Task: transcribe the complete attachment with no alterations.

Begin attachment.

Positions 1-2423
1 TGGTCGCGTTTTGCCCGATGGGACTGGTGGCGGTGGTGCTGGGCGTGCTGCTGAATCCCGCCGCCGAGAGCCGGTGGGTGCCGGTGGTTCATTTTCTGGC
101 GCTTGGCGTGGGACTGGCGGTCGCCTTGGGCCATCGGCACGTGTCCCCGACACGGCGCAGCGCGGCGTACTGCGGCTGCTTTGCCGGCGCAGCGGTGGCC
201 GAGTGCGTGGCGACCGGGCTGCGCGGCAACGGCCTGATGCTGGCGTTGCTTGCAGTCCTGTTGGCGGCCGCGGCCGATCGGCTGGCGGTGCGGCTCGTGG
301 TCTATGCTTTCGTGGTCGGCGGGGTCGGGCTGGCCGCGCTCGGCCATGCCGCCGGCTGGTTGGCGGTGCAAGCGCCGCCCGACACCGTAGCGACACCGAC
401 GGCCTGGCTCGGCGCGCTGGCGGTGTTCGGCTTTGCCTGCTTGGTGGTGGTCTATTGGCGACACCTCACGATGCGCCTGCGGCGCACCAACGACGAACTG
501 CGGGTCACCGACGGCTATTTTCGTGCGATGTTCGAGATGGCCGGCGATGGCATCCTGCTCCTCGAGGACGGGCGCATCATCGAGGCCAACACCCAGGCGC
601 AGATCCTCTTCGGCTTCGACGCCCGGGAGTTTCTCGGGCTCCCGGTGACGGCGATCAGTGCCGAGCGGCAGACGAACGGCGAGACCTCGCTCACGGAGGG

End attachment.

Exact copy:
Positions 1-2423
1 TGGTCGCGTTTTGCCCGATGGGACTGGTGGCGGTGGTGCTGGGCGTGCTGCTGAATCCCGCCGCCGAGAGCCGGTGGGTGCCGGTGGTTCATTTTCTGGC
101 GCTTGGCGTGGGACTGGCGGTCGCCTTGGGCCATCGGCACGTGTCCCCGACACGGCGCAGCGCGGCGTACTGCGGCTGCTTTGCCGGCGCAGCGGTGGCC
201 GAGTGCGTGGCGACCGGGCTGCGCGGCAACGGCCTGATGCTGGCGTTGCTTGCAGTCCTGTTGGCGGCCGCGGCCGATCGGCTGGCGGTGCGGCTCGTGG
301 TCTATGCTTTCGTGGTCGGCGGGGTCGGGCTGGCCGCGCTCGGCCATGCCGCCGGCTGGTTGGCGGTGCAAGCGCCGCCCGACACCGTAGCGACACCGAC
401 GGCCTGGCTCGGCGCGCTGGCGGTGTTCGGCTTTGCCTGCTTGGTGGTGGTCTATTGGCGACACCTCACGATGCGCCTGCGGCGCACCAACGACGAACTG
501 CGGGTCACCGACGGCTATTTTCGTGCGATGTTCGAGATGGCCGGCGATGGCATCCTGCTCCTCGAGGACGGGCGCATCATCGAGGCCAACACCCAGGCGC
601 AGATCCTCTTCGGCTTCGACGCCCGGGAGTTTCTCGGGCTCCCGGTGACGGCGATCAGTGCCGAGCGGCAGACGAACGGCGAGACCTCGCTCACGGAGGG